Residents’ fury with homes development

John Dewhurst and Phil Smith survey the damage to the fences
John Dewhurst and Phil Smith survey the damage to the fences
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A leading housing developer has been told to stop excavation work in a row with neighbours at its latest development.

Bellway Homes has angered residents in the Mayfield Avenue area of Adlington, where it is building new homes.

The developer is accused of damaging fences of nearby properties through digging and excavation work.

Adlington councillor Peter Wilson, deputy leader of Chorley Council, said officers had been to the site following complaints of land collapse.

He said: “Bellway’s actions are totally unacceptable.

“They should stop the work immediately until the issues involving the land have been sorted out. They should be speaking with residents and looking to resolve the matters in a mature way.

“We have written to Bellway to ask on that basis and that they behave properly.

“Secondly we have had officers to down to immediately stop work next to the fencing and Mayfield Avenue that caused the collapse and council offices have taken up issues on ownership of the land and we are keen to get that matter resolved.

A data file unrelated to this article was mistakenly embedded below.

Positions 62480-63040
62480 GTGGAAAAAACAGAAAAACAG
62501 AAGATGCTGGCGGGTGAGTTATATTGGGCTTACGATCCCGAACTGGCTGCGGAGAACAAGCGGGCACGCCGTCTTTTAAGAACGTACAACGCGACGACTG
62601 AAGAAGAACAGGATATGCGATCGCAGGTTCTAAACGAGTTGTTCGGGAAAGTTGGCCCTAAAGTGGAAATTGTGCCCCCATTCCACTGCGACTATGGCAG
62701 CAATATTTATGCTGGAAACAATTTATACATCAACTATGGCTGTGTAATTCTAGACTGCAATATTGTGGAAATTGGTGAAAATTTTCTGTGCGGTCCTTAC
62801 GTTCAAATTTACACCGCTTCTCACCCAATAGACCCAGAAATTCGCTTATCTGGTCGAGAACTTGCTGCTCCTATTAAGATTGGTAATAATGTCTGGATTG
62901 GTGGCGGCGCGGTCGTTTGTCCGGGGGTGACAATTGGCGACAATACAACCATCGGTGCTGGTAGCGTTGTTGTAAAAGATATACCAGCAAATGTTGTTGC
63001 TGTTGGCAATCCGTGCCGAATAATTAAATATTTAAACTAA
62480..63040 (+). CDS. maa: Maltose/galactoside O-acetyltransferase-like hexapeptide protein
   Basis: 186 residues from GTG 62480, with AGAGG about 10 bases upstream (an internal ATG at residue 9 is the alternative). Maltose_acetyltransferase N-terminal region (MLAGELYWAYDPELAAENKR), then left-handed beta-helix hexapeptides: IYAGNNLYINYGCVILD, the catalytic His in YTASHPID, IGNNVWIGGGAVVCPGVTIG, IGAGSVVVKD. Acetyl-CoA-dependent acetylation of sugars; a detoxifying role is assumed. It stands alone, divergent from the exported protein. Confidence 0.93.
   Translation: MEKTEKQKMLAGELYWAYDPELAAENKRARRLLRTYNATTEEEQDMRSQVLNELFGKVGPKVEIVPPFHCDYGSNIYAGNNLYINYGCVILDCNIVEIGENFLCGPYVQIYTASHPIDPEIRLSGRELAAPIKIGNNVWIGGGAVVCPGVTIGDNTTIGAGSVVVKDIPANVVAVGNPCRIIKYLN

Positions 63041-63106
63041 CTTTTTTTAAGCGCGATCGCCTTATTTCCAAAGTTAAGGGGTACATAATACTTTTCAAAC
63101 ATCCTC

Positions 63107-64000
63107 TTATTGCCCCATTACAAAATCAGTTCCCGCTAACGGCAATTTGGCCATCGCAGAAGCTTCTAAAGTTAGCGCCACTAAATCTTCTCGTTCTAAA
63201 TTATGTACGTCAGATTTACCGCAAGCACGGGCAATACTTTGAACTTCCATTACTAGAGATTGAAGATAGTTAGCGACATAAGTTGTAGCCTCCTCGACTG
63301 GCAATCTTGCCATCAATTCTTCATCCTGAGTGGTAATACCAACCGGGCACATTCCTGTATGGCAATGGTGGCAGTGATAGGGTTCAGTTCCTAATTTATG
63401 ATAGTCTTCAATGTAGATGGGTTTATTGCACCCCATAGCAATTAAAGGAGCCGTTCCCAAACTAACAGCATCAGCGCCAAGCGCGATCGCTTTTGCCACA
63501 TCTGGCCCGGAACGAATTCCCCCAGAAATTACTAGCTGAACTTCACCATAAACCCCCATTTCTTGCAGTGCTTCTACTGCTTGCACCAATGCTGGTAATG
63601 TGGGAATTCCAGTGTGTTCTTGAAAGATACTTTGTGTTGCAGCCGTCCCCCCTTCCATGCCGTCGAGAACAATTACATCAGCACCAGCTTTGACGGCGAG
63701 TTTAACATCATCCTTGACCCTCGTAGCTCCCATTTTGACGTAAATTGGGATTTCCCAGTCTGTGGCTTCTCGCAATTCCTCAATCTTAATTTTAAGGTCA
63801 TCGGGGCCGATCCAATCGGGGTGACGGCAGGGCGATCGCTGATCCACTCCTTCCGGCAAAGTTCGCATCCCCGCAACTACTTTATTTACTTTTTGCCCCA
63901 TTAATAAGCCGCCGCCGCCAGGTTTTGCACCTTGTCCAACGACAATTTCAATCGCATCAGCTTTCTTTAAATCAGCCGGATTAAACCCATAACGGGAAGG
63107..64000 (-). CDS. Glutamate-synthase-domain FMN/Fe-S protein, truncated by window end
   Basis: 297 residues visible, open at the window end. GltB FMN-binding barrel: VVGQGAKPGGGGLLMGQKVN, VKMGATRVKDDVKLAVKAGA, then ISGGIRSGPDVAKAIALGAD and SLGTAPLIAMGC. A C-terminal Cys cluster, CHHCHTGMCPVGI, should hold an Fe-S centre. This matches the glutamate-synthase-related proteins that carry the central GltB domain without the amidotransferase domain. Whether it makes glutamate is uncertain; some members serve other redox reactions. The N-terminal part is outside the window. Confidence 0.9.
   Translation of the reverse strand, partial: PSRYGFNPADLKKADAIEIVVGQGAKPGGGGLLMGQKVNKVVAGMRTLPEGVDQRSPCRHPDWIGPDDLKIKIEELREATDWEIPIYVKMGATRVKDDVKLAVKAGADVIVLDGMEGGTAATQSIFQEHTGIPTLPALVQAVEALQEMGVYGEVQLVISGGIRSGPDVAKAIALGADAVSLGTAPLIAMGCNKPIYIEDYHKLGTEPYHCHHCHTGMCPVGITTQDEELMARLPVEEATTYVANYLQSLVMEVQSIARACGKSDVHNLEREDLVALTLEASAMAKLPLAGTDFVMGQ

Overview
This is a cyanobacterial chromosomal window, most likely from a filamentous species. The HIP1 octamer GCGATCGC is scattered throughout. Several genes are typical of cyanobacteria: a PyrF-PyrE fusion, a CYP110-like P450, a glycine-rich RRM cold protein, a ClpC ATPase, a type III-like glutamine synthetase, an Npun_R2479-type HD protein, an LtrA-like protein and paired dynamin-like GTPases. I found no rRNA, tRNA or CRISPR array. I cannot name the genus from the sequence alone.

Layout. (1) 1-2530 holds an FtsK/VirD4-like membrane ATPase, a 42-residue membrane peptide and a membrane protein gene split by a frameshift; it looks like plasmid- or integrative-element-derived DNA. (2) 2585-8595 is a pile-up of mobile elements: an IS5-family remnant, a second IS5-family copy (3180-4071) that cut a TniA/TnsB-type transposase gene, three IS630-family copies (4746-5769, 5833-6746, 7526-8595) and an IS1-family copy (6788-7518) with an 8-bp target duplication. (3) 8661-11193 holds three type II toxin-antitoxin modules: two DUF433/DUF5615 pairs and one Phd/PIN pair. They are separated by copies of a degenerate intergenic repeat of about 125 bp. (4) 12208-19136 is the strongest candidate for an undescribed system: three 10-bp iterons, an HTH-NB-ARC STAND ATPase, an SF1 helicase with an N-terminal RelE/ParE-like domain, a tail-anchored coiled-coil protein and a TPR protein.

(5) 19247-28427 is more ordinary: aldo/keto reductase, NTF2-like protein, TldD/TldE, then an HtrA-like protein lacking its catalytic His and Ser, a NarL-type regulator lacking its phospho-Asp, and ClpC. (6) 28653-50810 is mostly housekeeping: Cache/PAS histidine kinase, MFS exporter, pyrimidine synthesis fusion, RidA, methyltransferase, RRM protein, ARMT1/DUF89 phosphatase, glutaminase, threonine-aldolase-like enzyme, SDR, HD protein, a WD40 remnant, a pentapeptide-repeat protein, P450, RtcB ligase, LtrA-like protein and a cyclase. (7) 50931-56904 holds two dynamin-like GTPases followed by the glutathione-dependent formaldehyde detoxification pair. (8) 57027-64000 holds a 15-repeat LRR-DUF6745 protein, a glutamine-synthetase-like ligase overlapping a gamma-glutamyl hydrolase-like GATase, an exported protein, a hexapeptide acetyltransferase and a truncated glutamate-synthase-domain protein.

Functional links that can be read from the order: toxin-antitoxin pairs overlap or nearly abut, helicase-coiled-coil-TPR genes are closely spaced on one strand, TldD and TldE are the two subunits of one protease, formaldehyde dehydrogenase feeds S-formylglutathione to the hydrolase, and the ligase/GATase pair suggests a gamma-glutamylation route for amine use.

“There appears to have been no respect or regard for neighbours who back on to the building site.

“If they want to continue develop in this area, they need to show they can act in a more responsible fashion.”

No-one from the company was available to comment despite numerous attempts by the Guardian.

Many of the residents have been there for decades. Some elderly ones have temporarily moved out due to the


Christine Clewlow lives with her partner Phil Smith at 20 Mayfield Avenue.

They were shocked to discover the foot of their garden – which had never had a fence and backed on to a farm – had been dug up, along with some of her family’s ashes and the remains of family pets.

Christine’s son Stuart Clewlow said: “One day and without warning, Bellway dug all this away and along with it, the scattered ashes of Mr and Mrs Arthur Harper who were the first of the four generations to live in number 20.

“They were my great grandparents and Arthur was a former Mayor of Adlington. How can my family be compensated for Bellway doing that?

“In addition, that area of the garden was used to bury family pets over the last 70 or so years. All that area, our land for so long, has now gone.”

The Guardian made repeated attempts to contact Bellway, but no comment was given at the time of going to press.